|—Hemingway explained the iceberg theory in Death in the Afternoon (1932).|
Balassi says Hemingway applied the iceberg theory better in The Sun Also Rises than in any of his other works, by editing extraneous material or purposely leaving gaps in the story. He made editorial remarks in the manuscript that show he wanted to break from the stricture of Gertrude Stein's advice to use "clear restrained writing." In the earliest draft, the novel begins in Pamplona, but Hemingway moved the opening setting to Paris because he thought the Montparnasse life was necessary as a counterpoint to the later action in Spain. He wrote of Paris extensively, intending "not to be limited by the literary theories of others, [but] to write in his own way, and possibly, to fail." He added metaphors for each character: Mike's money problems, Brett's association with the Circe myth, Robert's association with the segregated steer. It wasn't until the revision process that he pared down the story, taking out unnecessary explanations, minimizing descriptive passages, and stripping the dialogue, all of which created a "complex but tightly compressed story."
Hemingway said that he learned what he needed as a foundation for his writing from the style sheet for The Kansas City Star, where he worked as cub reporter.[note 4] The critic John Aldridge says that the minimalist style resulted from Hemingway's belief that to write authentically, each word had to be carefully chosen for its simplicity and authenticity and carry a great deal of weight. Aldridge writes that Hemingway's style "of a minimum of simple words that seemed to be squeezed onto the page against a great compulsion to be silent, creates the impression that those words—if only because there are so few of them—are sacramental." In Paris Hemingway had been experimenting with the prosody of the King James Bible, reading aloud with his friend John Dos Passos. From the style of the biblical text, he learned to build his prose incrementally; the action in the novel builds sentence by sentence, scene by scene and chapter by chapter.
The simplicity of his style is deceptive. Bloom writes that it is the effective use of parataxis that elevates Hemingway's prose. Drawing on the Bible, Walt Whitman and Adventures of Huckleberry Finn, Hemingway wrote in deliberate understatement and he heavily incorporated parataxis, which in some cases almost becomes cinematic. His skeletal sentences were crafted in response to Henry James's observation that World War I had "used up words," explains Hemingway scholar Zoe Trodd, who writes that his style is similar to a "multi-focal" photographic reality. The syntax, which lacks subordinating conjunctions, creates static sentences. The photographic "snapshot" style creates a collage of images. Hemingway omits internal punctuation (colons, semicolons, dashes, parentheses) in favor of short declarative sentences, which are meant to build, as events build, to create a sense of the whole. He also uses techniques analogous to cinema, such as cutting quickly from one scene to the next, or splicing one scene into another. Intentional omissions allow the reader to fill the gap as though responding to instructions from the author and create three-dimensional prose. Biographer James Mellow writes that the bullfighting scenes are presented with a crispness and clarity that evoke the sense of a newsreel.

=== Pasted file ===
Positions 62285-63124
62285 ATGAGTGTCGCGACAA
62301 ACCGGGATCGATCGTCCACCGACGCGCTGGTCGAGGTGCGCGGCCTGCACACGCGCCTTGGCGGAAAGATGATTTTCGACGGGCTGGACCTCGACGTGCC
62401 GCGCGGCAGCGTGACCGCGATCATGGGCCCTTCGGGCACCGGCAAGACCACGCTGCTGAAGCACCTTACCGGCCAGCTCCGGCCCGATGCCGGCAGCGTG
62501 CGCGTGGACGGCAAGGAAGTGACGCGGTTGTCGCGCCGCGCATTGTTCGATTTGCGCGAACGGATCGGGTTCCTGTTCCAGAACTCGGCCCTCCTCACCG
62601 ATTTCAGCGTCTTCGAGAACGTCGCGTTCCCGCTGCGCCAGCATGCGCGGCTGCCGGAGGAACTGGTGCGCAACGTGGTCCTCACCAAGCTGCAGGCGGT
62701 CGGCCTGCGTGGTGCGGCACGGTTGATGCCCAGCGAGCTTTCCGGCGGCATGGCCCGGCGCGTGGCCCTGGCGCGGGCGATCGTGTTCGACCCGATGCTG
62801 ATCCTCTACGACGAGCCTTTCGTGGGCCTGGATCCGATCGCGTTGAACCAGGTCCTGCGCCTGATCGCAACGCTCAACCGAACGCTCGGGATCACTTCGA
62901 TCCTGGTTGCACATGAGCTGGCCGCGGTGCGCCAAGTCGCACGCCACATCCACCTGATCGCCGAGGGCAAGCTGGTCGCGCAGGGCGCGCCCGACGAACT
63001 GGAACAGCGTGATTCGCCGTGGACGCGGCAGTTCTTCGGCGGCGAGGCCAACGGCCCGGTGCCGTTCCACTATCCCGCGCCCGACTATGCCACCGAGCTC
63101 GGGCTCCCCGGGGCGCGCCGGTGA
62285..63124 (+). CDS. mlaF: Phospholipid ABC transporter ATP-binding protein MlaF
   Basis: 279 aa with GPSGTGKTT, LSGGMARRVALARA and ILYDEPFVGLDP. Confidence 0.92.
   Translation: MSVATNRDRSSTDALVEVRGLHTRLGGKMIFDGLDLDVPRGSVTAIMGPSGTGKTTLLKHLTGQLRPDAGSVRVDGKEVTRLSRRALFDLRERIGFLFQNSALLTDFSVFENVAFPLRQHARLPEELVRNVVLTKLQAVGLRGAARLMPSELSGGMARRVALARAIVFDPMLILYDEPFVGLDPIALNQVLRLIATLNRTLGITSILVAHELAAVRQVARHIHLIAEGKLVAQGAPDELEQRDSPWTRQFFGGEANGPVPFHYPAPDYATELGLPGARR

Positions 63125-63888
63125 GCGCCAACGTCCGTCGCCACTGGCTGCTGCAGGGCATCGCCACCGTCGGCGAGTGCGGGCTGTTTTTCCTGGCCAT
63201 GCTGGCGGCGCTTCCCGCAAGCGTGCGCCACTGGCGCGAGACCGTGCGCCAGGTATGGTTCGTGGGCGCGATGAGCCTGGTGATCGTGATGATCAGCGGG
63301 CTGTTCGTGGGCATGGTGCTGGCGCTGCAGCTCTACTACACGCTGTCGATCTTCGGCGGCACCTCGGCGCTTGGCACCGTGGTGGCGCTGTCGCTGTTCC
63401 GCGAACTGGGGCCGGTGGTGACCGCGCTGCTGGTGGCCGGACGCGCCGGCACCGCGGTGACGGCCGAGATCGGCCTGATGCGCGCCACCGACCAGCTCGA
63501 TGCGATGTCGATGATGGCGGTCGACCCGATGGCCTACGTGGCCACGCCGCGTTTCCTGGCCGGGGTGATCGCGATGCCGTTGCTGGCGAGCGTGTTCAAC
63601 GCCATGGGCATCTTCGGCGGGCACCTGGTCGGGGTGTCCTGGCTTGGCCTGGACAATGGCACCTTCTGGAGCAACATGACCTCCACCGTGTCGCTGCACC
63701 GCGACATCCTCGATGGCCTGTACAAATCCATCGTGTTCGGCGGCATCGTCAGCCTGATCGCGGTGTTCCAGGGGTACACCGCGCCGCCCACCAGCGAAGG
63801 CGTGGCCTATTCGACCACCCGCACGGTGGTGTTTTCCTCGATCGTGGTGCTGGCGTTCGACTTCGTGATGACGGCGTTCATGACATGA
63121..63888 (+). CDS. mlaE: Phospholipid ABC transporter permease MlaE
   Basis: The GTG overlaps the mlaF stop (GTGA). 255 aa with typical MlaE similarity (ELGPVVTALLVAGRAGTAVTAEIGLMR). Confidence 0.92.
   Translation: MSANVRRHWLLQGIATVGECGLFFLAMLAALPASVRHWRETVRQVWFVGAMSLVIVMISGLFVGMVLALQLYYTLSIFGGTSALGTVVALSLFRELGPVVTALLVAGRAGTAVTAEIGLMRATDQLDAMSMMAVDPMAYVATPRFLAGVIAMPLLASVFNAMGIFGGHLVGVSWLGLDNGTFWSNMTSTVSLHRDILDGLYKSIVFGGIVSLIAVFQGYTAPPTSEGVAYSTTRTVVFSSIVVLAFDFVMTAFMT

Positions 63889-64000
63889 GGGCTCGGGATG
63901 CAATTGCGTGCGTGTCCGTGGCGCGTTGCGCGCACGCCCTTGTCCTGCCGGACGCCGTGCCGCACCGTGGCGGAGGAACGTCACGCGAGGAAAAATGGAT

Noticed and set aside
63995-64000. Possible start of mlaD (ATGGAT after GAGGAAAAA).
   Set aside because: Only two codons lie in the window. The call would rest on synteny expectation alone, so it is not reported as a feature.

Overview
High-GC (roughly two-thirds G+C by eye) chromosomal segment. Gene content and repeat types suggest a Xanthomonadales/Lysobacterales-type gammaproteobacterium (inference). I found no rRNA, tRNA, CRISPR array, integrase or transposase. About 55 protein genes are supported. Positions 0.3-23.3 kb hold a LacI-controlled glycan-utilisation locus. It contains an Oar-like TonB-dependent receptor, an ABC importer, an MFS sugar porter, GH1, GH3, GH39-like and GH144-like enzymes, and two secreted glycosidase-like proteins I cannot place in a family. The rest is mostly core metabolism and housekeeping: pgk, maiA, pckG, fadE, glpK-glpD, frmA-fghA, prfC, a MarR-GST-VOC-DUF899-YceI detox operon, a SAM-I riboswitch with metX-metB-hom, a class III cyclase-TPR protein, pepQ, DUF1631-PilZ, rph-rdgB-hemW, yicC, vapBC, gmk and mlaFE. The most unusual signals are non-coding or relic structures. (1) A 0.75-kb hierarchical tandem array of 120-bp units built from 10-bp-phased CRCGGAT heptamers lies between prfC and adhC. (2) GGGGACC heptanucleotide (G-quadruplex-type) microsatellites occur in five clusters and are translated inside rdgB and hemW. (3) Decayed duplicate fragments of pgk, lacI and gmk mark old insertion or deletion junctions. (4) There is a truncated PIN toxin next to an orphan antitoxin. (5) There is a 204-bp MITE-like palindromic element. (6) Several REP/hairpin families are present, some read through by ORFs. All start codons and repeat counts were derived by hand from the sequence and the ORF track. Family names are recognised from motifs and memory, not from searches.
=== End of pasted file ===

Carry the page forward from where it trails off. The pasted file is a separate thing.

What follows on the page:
Hemingway also uses color and visual art techniques to convey emotional range in his descriptions of the Irati River. In Translating Modernism: Fitzgerald and Hemingway, Ronald Berman compares Hemingway's treatment of landscape with that of the post-Impressionist painter Paul Cézanne. During a 1949 interview, Hemingway told Lillian Ross that he learned from Cézanne how to "make a landscape." In comparing writing to painting he told her, "This is what we try to do in writing, this and this, and woods, and the rocks we have to climb over." The landscape is seen subjectively—the viewpoint of the observer is paramount. To Jake, landscape "meant a search for a solid form .... not existentially present in [his] life in Paris."